My point being, are we training our children to desire the things of the world? Dare I say that we might be driving them toward the worldly pursuit of a better job, fancier car, the right house in the right neighborhood etc…? Are we helping them fill their lives so full of the stuff the world says they need to have; that we are helping them shut out what is truly important?
How do we get off the roller coaster? One way we saw to stop this cycle was to home school our children. We are able to teach our children from a Biblical worldview. Searching the Word to find what might be God’s best choice for each one. We can teach them daily that fearing the Lord is the beginning of wisdom and education is a gift that can help us grow into men and women who can use this education to bring glory to their Creator. I pray it will make them wiser than I.
Whose standards are we measuring against? Should we not be concerned with God’s standards alone? I will be held accountable for the things my children are taught. As I stumble through this life, I can only claim God’s word as my standard and thus, if He so wills, my children will do all He has taught them for the generation to follow.

Monday, November 8, 2010

Where There is No Vision, Part 1

In response to Samantha’s post:

I believe she hit the nail on the head. As Proverbs 29:18 clearly states, all of God’s people need to have vision. We always need to look to the future and strive to work to the glory of God. If our visions are Godly, He will bless them.

I do not know how many times I have heard the catch phrase “one day at a time” and have had to bite my tongue. In one sense this can be a valid statement. . On the other hand, we are not to be revolutionaries in coming up with the new and improved ways to define God’s way of doing things. Ecclesiastes is adamant that there is nothing new under the sun. However, we need to be visionaries as we take dominion of the Earth for the King of kings.
How do we become “plodding Christians” as we become visionaries for the kingdom? If I may, we need to have visions that are Godly. What do I mean by this? As we secure a vision, we must ask the Creator what His vision for us is. He will guide. That is His promise. Here is what I believe He has shown me:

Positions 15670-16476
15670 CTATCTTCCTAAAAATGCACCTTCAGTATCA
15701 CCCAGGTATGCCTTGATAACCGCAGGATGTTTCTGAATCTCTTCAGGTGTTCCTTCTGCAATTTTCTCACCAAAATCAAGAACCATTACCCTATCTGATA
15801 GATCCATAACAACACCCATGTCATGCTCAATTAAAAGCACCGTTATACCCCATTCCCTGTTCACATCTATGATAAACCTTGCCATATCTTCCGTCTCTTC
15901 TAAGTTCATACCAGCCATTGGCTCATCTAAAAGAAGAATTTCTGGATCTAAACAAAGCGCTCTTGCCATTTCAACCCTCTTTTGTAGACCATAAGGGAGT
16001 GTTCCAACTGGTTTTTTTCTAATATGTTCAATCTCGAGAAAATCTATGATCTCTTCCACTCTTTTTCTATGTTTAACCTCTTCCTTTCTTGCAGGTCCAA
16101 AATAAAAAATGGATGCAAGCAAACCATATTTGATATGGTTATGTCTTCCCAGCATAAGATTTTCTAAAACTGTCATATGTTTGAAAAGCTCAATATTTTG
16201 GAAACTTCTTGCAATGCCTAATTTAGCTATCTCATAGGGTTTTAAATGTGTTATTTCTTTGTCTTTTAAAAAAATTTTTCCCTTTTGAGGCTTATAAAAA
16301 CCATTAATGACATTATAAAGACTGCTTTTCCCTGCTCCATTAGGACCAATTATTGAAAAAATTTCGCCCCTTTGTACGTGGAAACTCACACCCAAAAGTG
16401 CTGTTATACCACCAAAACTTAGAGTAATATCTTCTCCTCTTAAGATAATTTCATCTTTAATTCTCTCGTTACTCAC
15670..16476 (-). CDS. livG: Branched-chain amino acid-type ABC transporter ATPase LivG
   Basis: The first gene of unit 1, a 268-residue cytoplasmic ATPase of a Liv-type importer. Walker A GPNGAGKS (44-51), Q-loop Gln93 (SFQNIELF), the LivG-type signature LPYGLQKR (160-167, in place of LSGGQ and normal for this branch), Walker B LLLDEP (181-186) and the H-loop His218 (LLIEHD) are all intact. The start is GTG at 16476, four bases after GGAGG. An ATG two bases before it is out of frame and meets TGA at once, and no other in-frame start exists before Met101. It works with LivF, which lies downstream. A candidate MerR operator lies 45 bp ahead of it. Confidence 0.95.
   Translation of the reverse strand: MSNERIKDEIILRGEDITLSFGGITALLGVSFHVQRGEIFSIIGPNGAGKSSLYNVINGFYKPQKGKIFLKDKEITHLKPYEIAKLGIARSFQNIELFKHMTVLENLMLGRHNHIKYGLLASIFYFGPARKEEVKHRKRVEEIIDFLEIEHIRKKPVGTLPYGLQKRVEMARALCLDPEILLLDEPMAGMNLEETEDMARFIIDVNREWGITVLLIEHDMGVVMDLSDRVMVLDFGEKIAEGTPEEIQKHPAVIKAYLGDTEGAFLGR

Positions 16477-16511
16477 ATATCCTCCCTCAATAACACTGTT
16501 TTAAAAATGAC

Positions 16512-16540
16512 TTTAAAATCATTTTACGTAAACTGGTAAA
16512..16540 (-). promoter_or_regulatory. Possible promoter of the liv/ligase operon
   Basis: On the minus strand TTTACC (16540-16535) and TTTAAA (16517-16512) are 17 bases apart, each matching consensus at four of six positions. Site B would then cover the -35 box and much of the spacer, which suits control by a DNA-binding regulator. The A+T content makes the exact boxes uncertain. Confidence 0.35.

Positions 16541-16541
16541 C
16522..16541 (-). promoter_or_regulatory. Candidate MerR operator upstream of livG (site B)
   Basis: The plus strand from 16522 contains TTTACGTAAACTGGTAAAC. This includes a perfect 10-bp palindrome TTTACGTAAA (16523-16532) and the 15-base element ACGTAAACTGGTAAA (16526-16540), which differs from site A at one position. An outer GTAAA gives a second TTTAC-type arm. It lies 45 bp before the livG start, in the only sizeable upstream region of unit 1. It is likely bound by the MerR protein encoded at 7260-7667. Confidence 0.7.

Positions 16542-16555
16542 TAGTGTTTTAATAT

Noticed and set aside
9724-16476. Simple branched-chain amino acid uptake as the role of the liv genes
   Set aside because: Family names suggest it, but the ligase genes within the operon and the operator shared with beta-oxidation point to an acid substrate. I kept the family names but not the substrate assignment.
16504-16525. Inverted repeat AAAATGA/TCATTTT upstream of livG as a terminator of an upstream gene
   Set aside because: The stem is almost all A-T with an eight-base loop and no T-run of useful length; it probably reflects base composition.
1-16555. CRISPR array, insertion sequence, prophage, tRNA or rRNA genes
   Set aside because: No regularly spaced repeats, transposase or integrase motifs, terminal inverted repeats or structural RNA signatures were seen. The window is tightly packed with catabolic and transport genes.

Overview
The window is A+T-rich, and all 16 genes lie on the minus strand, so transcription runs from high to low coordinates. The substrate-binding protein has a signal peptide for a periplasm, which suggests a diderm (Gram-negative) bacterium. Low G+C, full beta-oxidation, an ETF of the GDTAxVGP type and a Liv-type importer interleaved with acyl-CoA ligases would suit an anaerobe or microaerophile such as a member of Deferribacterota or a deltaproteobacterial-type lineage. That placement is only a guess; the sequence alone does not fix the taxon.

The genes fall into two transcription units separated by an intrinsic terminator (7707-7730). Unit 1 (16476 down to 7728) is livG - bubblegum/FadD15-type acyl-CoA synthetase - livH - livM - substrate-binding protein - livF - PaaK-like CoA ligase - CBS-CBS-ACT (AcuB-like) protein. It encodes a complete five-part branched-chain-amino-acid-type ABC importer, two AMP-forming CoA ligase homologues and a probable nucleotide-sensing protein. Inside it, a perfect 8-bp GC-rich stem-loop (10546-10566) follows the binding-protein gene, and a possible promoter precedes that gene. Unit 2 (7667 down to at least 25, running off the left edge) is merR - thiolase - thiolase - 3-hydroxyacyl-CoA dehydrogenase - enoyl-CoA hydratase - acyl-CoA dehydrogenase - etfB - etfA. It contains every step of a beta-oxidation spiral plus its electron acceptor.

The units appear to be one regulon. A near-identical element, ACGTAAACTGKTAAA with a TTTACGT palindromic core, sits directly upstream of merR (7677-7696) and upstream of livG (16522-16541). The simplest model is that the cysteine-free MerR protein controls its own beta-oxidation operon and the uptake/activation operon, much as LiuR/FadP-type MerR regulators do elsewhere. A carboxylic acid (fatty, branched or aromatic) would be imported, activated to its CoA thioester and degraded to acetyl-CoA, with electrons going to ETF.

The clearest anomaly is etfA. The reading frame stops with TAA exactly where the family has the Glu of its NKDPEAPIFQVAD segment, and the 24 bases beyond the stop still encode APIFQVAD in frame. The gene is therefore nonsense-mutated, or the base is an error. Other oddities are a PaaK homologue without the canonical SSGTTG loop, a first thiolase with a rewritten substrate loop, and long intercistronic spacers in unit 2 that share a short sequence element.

The first commands to Adam in the Garden of Eden are (Gen. 1:28) be fruitful and multiply, fill the earth and subdue it, have dominion over every living thing that moves on the earth.
1. Get that vision of subduing the earth, or at least our corner of it.
3. We do this by raising children to the glory of God. Having them catch the same vision, holding tightly to their heart strings and guiding them along.
4. At the end of the Old Testament the Bible says that if we as fathers do not turn our hearts toward our children and our children do not turn their hearts toward their fathers, God will strike the land with a decree of utter destruction. God’s word is clear; He wants Godly offspring to further the kingdom vision. We mustn’t strive for the worlds defining lifestyle. We must trust the Lord’s best for us is at hand. Whether it looks perfect or not…
5. I look forward to sitting at the great banquet table with my Father where we get to eat the fatted calf that was raised on the hill, the one in a thousand that I was managing for Him, and as I pass the dishes around I notice all those that I had lived with and discussed the Gospel with as I walked this proving ground. What a blessing to pass that simple vision on to my children.